Transmedia is as important as original content

Transmedia can be defined as “the simultaneous promotion of a product via a number of media channels, at least one of which is interactive.” (Sokolva, 2012, p.1567) While transmedia is often used as a promotional tool and advertising content to generate interest in the original product, as media technologies have advanced, the value of transmedia has increased to the point where it is inherently tied for significance with the actual media content it was created for. New media is heavily participation based, formed by creative contributions by audience, where digital narratives form communities and online leaders emerge and in due course fan culture is often developed and in turn more transmedia is created. The building of these new communities in response to media is how we “construct and visualise stories – both from fact and fiction – to make sense of the world around us and that by analysing and deconstructing these narratives as researchers we review, challenge or change erroneous or simply dominant knowledge paradigms.” (Weedon, Knight 2015, p.405) I decided to make a collage surrounding the Star Wars franchise – one of the more prolific generators of transmedia content – and in which not all of the many individual artefacts are in the collage demonstrates the extent the franchise has grown to create media for it’s audience. The production of this content is not only important to us now as an audience of one of the most successful franchises ever created, but also to the history of the franchise and it’s longevity, in that the franchise would not have survived past the original trilogy if not for the success of the novel series that maintained the audience interest until the prequels were created. If not for this maintained interest, we would not have the success of the series, but the future content such as various games, graphic novels, table top games, and spin-off television programs and films. In such fan communities, the content produced is the appealing factor, and those invested in a franchise will seek out all of the authentic content they can, to the extent where “it is not as much the size of the collection as its unique and its inclusion of canon [content] that counts.” (Brown, 1997 p. 23) This seeking out of valuable content true to the source and the spirit of the story inspires fan content-creation, and in turn the creation of fan content that generates more interest and subsequently increases the audience. The transmedia generated by both official and fan sources is both mutually beneficial to the industry and to the audience, in that they both create the means to create more content through mutual support.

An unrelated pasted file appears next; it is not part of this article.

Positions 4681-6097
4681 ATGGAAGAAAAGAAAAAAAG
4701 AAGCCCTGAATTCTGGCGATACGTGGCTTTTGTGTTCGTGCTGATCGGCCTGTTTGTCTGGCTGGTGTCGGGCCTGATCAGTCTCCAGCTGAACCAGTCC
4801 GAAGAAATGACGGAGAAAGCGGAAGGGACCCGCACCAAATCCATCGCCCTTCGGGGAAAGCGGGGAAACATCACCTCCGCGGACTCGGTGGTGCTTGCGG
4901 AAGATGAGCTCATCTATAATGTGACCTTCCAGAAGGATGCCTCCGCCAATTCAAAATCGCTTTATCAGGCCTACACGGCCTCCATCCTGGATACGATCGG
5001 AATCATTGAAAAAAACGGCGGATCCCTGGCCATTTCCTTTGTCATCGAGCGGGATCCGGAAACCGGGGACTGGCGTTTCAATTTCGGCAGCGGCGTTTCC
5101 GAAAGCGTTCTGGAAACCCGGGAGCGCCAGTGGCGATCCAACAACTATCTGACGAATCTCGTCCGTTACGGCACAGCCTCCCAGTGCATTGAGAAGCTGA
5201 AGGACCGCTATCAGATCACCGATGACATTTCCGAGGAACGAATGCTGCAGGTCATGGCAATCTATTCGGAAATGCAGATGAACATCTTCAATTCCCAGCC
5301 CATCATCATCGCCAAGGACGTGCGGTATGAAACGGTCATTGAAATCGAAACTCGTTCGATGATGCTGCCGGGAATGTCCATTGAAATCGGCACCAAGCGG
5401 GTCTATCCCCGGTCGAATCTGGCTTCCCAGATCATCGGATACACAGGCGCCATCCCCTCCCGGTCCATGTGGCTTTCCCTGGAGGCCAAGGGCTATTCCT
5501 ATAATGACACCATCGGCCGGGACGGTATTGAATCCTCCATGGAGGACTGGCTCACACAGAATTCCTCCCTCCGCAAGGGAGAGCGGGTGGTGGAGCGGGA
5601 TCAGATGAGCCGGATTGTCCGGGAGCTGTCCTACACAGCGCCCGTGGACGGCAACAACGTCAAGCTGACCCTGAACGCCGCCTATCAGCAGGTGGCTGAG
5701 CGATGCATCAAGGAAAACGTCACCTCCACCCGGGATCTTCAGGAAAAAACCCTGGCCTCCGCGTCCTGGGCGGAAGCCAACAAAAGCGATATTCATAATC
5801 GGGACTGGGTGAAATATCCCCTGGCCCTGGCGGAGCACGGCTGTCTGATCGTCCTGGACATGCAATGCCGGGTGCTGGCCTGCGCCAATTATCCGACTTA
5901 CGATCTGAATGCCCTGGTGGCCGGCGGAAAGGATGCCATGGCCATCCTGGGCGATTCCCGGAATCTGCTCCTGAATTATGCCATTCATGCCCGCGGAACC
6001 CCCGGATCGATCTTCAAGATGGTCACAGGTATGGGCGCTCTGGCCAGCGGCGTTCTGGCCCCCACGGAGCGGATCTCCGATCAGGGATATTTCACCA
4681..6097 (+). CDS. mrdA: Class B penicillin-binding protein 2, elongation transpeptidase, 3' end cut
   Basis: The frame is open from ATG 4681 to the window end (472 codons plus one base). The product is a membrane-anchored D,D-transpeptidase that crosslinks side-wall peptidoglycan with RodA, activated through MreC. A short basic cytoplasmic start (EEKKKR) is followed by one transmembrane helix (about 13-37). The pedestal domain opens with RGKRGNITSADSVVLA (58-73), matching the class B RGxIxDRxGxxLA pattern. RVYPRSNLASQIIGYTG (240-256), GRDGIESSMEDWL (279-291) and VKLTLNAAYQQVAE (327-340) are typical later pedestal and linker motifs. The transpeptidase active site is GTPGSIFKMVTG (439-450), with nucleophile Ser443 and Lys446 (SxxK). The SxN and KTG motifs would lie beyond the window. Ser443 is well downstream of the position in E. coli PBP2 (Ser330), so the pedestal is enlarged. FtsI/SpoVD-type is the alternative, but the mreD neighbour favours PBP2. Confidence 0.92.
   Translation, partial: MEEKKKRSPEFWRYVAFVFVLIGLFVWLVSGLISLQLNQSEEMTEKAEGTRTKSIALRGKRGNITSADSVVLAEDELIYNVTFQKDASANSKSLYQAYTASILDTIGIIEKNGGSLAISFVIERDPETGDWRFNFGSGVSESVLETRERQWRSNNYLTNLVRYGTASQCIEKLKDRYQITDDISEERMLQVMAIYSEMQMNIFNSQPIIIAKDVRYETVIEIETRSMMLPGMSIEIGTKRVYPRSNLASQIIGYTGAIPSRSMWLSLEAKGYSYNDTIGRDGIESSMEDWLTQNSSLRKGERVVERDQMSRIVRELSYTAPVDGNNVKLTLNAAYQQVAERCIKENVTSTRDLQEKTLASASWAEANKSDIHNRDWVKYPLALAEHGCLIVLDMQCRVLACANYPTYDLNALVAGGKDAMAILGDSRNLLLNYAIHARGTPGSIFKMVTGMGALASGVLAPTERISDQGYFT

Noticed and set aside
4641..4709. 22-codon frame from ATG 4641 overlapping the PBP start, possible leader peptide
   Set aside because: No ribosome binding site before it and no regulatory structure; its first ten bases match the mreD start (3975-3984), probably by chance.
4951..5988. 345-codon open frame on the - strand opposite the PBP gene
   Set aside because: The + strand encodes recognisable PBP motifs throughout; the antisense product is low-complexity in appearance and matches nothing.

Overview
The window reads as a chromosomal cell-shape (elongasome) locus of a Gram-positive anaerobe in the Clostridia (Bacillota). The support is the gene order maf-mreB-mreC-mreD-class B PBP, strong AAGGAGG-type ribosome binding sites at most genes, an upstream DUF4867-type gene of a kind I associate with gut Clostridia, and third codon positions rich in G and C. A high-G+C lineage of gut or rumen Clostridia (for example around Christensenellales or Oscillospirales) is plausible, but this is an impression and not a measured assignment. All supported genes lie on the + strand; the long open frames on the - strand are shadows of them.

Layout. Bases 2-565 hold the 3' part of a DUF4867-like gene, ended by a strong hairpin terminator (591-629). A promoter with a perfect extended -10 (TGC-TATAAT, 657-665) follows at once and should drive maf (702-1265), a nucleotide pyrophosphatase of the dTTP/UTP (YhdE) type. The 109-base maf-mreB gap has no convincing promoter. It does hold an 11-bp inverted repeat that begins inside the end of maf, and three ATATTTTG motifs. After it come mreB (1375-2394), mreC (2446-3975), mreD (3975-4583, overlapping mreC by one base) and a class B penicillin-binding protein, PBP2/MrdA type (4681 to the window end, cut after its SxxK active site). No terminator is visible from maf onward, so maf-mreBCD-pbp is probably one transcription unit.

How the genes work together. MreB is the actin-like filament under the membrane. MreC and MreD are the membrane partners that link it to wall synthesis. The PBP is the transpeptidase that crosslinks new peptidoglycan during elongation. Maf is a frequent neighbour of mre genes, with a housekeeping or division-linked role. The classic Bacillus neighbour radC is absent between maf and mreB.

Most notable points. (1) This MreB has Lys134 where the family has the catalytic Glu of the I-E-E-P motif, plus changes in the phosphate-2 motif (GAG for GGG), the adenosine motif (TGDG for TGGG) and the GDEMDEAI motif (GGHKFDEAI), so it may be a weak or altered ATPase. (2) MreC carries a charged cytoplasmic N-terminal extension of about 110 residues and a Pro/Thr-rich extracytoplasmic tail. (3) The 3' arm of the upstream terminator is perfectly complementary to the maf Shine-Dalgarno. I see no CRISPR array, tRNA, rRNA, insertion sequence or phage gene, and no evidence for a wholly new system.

Sokolova, N., 2012, Co-opting Transmedia consumers: User content as Entertainment or ‘Free Labour’? The Cases of S.T.A.L.K.E.R and Metro 2033, Europe-Asia Studies

Knight, J, Weedon, A, 2015, Media Literacy and Transmedia Storytelling, The International Journal of Research into New Media Technologies vol. 21, UK

Brown, J, 1997, Comic Book Fandom and Cultural Capital, Department of Anthropology, University of Toronto, USA